All taxi drivers that hang around at airports sell hard on the drive into town. You can hire them for the day to go see temples, and if you don’t have a hotel they will take you to places they have standing arrangements with. We’ve never taken a taxi driver up on these services because they tend to be expensive and I somehow don’t trust a history tour of an eight hundred year old temple complex ruled by three different kingdoms as given by a taxi driver who scams tourists at the airport every day. The only exception to this was in Cambodia, where we hired a tuk tuk driver for the day to see Angkor Wat, which was a great choice. There, the system was clever: the bus “station” was about three kilometers outside of Siem Reap, just a stand in the Cambodian countryside. A group of local tuk tuk drivers would ferry you for free from the bus stand to your hostel (we had reservations there– we weren’t overconfident yet) and they would do their best to sell you tours of Angkor Wat. We’d done the research and that was the best way to get around (you had to buy tickets in a giant government office several miles from the site and then the temples themselves were spread out over a very large area) and our driver, Pha, was a delightful person, spoke terrific english and was a great salesman. We hired him on the spot (I didn’t even haggle, which Sofia made fun of me for afterwards) and he was terrific: picked us up exactly on time (4:30 am) and took us everywhere we wanted to go and then some. I have no regrets about the money spent on Pha and our trip to Angkor Wat. But that was Combodia, we’re now in India and our taxi driver is definitely not Pha.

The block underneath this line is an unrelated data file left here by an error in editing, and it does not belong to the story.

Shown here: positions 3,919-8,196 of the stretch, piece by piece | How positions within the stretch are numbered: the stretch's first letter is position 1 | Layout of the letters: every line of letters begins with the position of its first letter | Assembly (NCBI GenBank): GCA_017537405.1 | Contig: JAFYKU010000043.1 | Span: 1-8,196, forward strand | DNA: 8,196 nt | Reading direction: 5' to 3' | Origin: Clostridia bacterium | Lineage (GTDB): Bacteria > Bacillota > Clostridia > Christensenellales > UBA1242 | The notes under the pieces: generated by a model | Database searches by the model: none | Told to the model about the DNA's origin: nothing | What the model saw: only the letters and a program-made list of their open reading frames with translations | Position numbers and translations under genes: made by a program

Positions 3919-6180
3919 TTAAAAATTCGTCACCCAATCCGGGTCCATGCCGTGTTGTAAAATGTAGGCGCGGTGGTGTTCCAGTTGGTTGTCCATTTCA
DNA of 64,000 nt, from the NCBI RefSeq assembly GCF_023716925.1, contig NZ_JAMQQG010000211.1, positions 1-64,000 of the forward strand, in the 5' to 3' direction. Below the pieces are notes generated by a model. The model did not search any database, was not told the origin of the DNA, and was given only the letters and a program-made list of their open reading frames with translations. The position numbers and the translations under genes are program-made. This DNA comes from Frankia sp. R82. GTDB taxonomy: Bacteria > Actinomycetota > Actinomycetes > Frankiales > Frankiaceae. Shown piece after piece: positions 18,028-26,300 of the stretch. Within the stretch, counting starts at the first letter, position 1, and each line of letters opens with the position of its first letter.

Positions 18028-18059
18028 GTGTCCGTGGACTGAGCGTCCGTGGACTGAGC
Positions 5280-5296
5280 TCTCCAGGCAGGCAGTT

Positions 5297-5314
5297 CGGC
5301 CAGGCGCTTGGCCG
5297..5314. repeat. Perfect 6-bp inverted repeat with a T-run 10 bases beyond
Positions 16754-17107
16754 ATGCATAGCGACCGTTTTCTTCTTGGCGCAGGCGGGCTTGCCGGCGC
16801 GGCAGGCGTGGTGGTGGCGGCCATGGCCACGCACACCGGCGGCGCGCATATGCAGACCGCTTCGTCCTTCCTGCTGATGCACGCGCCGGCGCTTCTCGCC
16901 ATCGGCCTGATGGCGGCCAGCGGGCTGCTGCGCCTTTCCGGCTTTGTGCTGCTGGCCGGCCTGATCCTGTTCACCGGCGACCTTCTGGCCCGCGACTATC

We politely deflected his offers to drive us to all the temples and asked him to drop us off somewhere in the middle of town. His english wasn’t great, our Tamil was non-existent and he really wanted to take us to some hotels that he almost certainly had a deal with. This is common among taxi drivers and the deal is usually along the lines of: “If you bring any dumb tourists to our hotel, we’ll overcharge them and give you a cut.” The hotel he took us to would have been a great setting for an Indian remake of American Horror Story. It was a five story concrete building, set back from the crowded road in a grove of dead trees. Dark windows, strangely quiet, deserted lobby. The elevator was tiny, the place was eerie and there wasn’t a single guest. We said we it was great we just had to go the ATM to get money and we left.